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Learning and Long-term Memory

開催日 2014/9/13
時間 14:00 - 15:00
会場 Poster / Exhibition(Event Hall B)

Memory persistence involves spine pruning and stabilization of cell assemblies dependent on late Arc expression

  • P3-206
  • 中山 大輔 / Daisuke Nakayama:1 野村 洋 / Hiroshi Nomura:1 岩田 浩一 / Hirokazu Iwata:1 手代木 知恵 / Chie Teshirogi:1 松木 則夫 / Norio Matsuki:1 池谷 裕二 / Yuji Ikegaya:1 
  • 1:東京大学大学院 / Graduate School of Pharmaceutical Sciences Laboratory of Chemical Pharmacology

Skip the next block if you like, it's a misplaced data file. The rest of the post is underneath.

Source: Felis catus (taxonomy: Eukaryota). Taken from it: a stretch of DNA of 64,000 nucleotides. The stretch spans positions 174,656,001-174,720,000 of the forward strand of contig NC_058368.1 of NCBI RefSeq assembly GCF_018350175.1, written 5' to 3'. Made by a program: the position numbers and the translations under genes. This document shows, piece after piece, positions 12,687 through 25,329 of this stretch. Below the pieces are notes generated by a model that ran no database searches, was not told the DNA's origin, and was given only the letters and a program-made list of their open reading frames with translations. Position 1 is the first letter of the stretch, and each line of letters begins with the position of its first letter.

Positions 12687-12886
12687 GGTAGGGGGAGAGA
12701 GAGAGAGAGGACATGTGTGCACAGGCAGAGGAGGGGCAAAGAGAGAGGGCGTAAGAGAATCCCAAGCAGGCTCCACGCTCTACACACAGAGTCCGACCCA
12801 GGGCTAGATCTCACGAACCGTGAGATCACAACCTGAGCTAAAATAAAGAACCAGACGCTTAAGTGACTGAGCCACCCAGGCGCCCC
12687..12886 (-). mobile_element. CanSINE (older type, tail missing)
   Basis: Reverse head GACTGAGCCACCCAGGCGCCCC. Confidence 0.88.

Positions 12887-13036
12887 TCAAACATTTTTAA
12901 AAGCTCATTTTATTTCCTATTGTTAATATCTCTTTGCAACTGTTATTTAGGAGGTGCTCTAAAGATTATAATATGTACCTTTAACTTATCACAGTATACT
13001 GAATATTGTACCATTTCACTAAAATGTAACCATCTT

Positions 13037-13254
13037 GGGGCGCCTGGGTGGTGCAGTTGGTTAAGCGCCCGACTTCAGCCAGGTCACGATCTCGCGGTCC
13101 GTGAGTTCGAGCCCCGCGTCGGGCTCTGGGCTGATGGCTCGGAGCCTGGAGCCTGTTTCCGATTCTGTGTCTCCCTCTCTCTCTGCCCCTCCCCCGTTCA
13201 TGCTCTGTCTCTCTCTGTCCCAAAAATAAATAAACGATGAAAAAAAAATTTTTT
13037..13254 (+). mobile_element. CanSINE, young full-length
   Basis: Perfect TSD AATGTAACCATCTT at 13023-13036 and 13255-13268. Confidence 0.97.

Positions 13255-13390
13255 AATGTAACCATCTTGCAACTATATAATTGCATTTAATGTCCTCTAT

Fear memory persists for a long time and often causes posttraumatic stress disorder; however, the cellular mechanisms that prolong fear memory are poorly understood. Arc (also known as Arg3.1), an immediate early gene, is required for the maintenance of synaptic plasticity and long-term memory. We have previously shown that the Arc level in the mouse hippocampus increases 2 h and 12 h after contextual fear conditioning and that late Arc (at 12 h) expression contributes to memory persistence. In this study, we investigated the role of late Arc expression in spine elimination and reactivation of neuronal ensemble. We used Thy1-mGFP mice to investigate CA1 pyramidal dendritic spine density following fear conditioning. Memory persistence correlated with elimination of small mushroom spines. Inhibition of late Arc expression using Arc antisense oligodeoxynucleotide disrupted the spine elimination. We next used c-Fos-tTA ΧtetO-H2B-GFP mice to identify the neurons that had been activated during learning. CA1 neurons activated during fear conditioning were preferentially reactivated during retrieval. Inhibiting late Arc expression disrupted the population reactivated neurons. We propose that late Arc expression modifies synaptic connectivity and stabilizes neuronal ensembles related to memory engrams.

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